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Using Littered Pack Data to Estimate Cigarette Tax Avoidance in Nyc

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  • Howard Chernick
  • David Merriman

Abstract

Using data on tax stamps obtained from random samples of littered packs of cigarettes, collected once before and three times after a June 2008 New York State tax increase, we find that baseline New York City tax avoidance is high relative to national estimates, and that rates of avoidance are particularly high in neighborhoods with high levels of poverty and in relatively close proximity to a Native American reservation. The share of littered packs with no tax stamp increased from 15 to 24 percent after the tax increase. We find that in addition to the large increase in avoidance, cigarette consumption declined.

Suggested Citation

  • Howard Chernick & David Merriman, 2013. "Using Littered Pack Data to Estimate Cigarette Tax Avoidance in Nyc," National Tax Journal, National Tax Association;National Tax Journal, vol. 66(3), pages 635-668, June.
  • Handle: RePEc:ntj:journl:v:66:y:2013:i:3:p:635-668
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    References listed on IDEAS

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    1. Chaloupka, Frank, 1991. "Rational Addictive Behavior and Cigarette Smoking," Journal of Political Economy, University of Chicago Press, vol. 99(4), pages 722-742, August.
    2. Stehr, Mark, 2005. "Cigarette tax avoidance and evasion," Journal of Health Economics, Elsevier, vol. 24(2), pages 277-297, March.
    3. Thursby, Jerry G. & Thursby, Marie C., 2000. "Interstate Cigarette Bootlegging: Extent, Revenue Losses, and Effects of Federal Intervention," National Tax Journal, National Tax Association;National Tax Journal, vol. 53(1), pages 59-78, March.
    4. David Merriman, 2010. "The Micro-geography of Tax Avoidance: Evidence from Littered Cigarette Packs in Chicago," American Economic Journal: Economic Policy, American Economic Association, vol. 2(2), pages 61-84, May.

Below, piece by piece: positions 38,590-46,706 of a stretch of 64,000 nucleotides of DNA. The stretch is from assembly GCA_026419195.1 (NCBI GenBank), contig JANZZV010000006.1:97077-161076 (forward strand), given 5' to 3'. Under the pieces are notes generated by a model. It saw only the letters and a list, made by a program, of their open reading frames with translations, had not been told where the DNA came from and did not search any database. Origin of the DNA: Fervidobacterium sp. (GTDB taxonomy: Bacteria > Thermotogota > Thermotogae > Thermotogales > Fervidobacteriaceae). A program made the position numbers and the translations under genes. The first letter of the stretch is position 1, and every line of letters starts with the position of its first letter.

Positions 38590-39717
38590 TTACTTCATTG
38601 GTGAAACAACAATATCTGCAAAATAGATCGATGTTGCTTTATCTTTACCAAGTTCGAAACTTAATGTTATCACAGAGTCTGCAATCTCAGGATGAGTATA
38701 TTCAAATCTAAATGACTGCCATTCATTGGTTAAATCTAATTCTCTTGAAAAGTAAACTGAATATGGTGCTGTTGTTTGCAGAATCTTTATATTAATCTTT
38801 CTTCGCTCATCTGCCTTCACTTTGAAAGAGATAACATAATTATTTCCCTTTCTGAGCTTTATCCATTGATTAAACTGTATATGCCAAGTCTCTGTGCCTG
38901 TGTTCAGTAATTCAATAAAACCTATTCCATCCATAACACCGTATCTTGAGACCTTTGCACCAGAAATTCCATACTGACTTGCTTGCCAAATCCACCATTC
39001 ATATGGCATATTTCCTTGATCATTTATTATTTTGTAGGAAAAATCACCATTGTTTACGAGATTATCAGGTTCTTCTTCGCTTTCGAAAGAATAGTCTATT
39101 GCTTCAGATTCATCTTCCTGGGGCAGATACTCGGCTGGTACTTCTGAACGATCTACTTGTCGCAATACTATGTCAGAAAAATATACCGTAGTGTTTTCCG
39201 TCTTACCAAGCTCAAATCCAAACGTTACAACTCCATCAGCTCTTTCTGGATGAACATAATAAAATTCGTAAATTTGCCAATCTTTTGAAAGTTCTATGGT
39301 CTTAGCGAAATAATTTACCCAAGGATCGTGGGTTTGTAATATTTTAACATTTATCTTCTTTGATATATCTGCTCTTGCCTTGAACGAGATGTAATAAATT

5. Thursby, Jerry G. & Thursby, Marie C., 2000. "Interstate Cigarette Bootlegging: Extent, Revenue Losses, and Effects of Federal Intervention," National Tax Journal, National Tax Association, vol. 53(n. 1), pages 59-78, March.
    6. Galbraith, John W. & Kaiserman, Murray, 1997. "Taxation, smuggling and demand for cigarettes in Canada: Evidence from time-series data," Journal of Health Economics, Elsevier, vol. 16(3), pages 287-301, June.
    7. repec:aph:ajpbhl:10.2105/ajph.2005.079921_3 is not listed on IDEAS
    8. Gruber, Jonathan & Sen, Anindya & Stabile, Mark, 2003. "Estimating price elasticities when there is smuggling: the sensitivity of smoking to price in Canada," Journal of Health Economics, Elsevier, vol. 22(5), pages 821-842, September.
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    Cited by:

    1. James Alm, 2012. "Measuring, explaining, and controlling tax evasion: lessons from theory, experiments, and field studies," International Tax and Public Finance, Springer;International Institute of Public Finance, vol. 19(1), pages 54-77, February.
    2. Benjamin Hansen & Keaton Miller & Caroline Weber, 2017. "The Grass is Greener on the Other Side: How Extensive is the Interstate Trafficking of Recreational Marijuana?," NBER Working Papers 23762, National Bureau of Economic Research, Inc.
    3. Shu Wang & David Merriman & Frank J. Chaloupka, 2016. "Relative Tax Rates, Proximity and Cigarette Tax Noncompliance: Evidence from a National Sample of Littered Cigarette Packs," NBER Working Papers 22577, National Bureau of Economic Research, Inc.

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